Time to put the intelligence in AI


Mistakes by automatic speech recognition software, a form of artificial intelligence, can be a hoot, provided the errors don’t get out the door. Here are some of my favorites from recent interviews we’ve conducted at Aerospace America: “Silicon doped with arsenic” came out as “silicon Dr the arsenic,” “A-SAT launch” as “ASAP lawn,” and “boost glide” as “blue squad.” The human mind, aware of context and the stakes of getting things wrong, can easily spot such errors. Listening back helps too. But even with all those precautions, I did momentarily fall for “blue squad” in this issue, thinking that it was slang for U.S. Air Force personnel.

Let’s be charitable and accept that ASR technology converts speech to text correctly 80% of the time. The fact that it does so affordably strikes me as an amazing feat, given that society is just at the beginning of the artificial intelligence and machine learning revolution. But putting my editor’s hat back on, I am nervous about the risks this technology brings to our work here at the magazine. Looking at matters that way, ASR’s performance is dismal. A reporter or editor who incorrectly quotes a speaker 20% of the time would have a very short career.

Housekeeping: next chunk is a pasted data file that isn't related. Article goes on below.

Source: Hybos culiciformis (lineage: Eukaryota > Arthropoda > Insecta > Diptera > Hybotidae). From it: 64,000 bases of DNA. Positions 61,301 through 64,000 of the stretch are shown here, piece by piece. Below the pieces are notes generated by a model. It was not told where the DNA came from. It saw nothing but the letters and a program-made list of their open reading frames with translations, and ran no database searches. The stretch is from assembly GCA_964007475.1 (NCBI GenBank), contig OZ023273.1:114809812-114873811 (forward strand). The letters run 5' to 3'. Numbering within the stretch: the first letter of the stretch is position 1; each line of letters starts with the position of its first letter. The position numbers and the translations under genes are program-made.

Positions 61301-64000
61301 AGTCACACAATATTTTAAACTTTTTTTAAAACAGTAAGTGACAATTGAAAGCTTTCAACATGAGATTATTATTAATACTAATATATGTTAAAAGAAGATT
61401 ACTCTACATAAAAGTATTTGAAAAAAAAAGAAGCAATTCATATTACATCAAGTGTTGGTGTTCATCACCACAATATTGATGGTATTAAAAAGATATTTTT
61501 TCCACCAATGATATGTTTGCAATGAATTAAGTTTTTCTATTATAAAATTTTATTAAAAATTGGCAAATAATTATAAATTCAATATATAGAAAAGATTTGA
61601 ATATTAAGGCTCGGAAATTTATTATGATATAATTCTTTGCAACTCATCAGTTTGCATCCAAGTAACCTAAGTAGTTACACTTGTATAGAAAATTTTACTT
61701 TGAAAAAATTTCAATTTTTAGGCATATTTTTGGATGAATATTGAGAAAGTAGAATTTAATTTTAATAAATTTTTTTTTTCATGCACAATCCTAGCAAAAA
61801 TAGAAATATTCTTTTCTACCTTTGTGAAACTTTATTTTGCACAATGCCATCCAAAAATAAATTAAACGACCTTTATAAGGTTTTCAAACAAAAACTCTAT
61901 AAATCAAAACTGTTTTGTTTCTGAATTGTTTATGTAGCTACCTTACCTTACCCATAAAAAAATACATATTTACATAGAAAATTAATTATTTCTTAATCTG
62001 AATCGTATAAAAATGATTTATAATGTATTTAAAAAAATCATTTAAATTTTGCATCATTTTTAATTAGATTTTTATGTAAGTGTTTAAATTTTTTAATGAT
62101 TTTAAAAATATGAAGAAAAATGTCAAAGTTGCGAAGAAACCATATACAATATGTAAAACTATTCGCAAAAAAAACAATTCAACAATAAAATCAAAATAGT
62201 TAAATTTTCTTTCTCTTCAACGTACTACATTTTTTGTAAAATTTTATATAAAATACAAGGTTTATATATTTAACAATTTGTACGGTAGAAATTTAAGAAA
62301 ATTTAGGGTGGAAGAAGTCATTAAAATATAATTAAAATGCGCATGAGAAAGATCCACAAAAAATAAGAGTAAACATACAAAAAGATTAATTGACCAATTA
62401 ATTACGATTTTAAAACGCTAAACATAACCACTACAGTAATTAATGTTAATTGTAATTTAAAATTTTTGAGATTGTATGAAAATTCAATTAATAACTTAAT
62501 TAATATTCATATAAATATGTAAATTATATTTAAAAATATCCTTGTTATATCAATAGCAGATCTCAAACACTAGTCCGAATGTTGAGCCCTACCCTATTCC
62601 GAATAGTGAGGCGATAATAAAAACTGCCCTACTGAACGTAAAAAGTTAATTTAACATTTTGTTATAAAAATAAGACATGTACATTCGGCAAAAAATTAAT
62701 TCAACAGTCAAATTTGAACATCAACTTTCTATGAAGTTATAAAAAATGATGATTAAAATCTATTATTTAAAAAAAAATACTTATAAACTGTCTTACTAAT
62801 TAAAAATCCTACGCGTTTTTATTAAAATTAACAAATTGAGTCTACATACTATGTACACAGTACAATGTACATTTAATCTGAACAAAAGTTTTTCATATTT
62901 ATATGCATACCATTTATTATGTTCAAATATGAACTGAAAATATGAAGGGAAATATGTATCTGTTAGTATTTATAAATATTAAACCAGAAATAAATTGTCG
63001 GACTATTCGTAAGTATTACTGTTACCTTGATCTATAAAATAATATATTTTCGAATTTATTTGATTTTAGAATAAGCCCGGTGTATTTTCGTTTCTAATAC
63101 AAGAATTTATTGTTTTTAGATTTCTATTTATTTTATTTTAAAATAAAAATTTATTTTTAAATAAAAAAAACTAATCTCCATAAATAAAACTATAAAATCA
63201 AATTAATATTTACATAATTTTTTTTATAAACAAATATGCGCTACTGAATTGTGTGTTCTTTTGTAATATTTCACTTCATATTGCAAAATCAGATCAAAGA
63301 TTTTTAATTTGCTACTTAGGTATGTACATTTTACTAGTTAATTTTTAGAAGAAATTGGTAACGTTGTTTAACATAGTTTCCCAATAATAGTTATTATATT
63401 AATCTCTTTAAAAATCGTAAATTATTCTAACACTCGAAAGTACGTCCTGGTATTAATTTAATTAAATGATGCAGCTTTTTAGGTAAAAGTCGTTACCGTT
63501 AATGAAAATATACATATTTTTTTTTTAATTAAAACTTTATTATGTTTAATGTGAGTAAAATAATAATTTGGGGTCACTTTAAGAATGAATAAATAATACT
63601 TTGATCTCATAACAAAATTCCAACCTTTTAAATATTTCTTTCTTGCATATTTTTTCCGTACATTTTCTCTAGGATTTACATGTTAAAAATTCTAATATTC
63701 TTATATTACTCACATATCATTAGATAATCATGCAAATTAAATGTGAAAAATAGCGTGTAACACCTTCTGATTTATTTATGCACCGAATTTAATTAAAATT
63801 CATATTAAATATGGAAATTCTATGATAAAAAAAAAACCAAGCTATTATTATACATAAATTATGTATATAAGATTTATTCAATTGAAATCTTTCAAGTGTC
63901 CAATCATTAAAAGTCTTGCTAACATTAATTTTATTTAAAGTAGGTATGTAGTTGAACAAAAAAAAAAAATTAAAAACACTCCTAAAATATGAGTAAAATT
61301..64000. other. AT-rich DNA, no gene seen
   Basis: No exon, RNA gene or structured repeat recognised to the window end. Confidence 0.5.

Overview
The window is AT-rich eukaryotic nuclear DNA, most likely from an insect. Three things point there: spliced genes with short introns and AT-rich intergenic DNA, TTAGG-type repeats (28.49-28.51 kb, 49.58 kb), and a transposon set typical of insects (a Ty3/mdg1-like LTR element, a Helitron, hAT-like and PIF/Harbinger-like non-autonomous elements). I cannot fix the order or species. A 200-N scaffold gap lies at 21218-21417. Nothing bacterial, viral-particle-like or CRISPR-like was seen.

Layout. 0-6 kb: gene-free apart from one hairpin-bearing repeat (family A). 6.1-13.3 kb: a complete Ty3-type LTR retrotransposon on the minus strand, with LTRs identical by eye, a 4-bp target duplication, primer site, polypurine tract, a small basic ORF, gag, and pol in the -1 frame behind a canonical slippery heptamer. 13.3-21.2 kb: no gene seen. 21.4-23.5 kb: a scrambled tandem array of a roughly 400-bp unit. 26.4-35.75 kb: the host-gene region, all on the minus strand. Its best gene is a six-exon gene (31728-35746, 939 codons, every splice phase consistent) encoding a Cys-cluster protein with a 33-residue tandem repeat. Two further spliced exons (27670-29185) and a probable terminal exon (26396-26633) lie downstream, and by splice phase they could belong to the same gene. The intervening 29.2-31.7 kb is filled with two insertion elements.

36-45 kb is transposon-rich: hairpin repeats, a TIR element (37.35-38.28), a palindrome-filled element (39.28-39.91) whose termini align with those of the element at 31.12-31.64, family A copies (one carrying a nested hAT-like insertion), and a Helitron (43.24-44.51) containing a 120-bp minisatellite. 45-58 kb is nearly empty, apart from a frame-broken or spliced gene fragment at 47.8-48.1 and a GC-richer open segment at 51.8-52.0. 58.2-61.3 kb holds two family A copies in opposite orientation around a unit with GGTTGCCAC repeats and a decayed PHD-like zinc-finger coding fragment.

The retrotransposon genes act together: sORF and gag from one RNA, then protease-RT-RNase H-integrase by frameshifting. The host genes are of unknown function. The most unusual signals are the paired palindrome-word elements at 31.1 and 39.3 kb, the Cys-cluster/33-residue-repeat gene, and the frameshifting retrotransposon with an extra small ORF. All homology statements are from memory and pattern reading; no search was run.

Why do I raise all this? Fairly or unfairly, rolling out underperforming artificial intelligence software in our private and professional lives could poison our views of automation for headier tasks, such as transporting us from here to there in an urban air mobility aircraft. I am not surprised when I see reports of a road accident caused by software, even though intellectually I remind myself that I have no idea whether the computing code in the automobile bears any resemblance to that required for turning the spoken word into text. For me, remains this: How am I supposed to believe bits and bytes can drive a car or fly a plane if they can’t do seemingly simpler tasks?

Perception is reality, so here’s an idea: The firms creating the autonomy software for aircraft could help themselves by proving they can create higher performing but still affordable consumer software. I might believe your code can steer an aircraft safely if it can figure out that we are not doctors of arsenic here at Aerospace America.


Ben Iannotta

About Ben Iannotta

Ben became editor-in-chief of Aerospace America in 2013, after two decades as a contributor. He was editor of C4ISR Journal, a military intelligence magazine, and has written for Air & Space Smithsonian, Popular Mechanics and Space News.

Time to put the intelligence in AI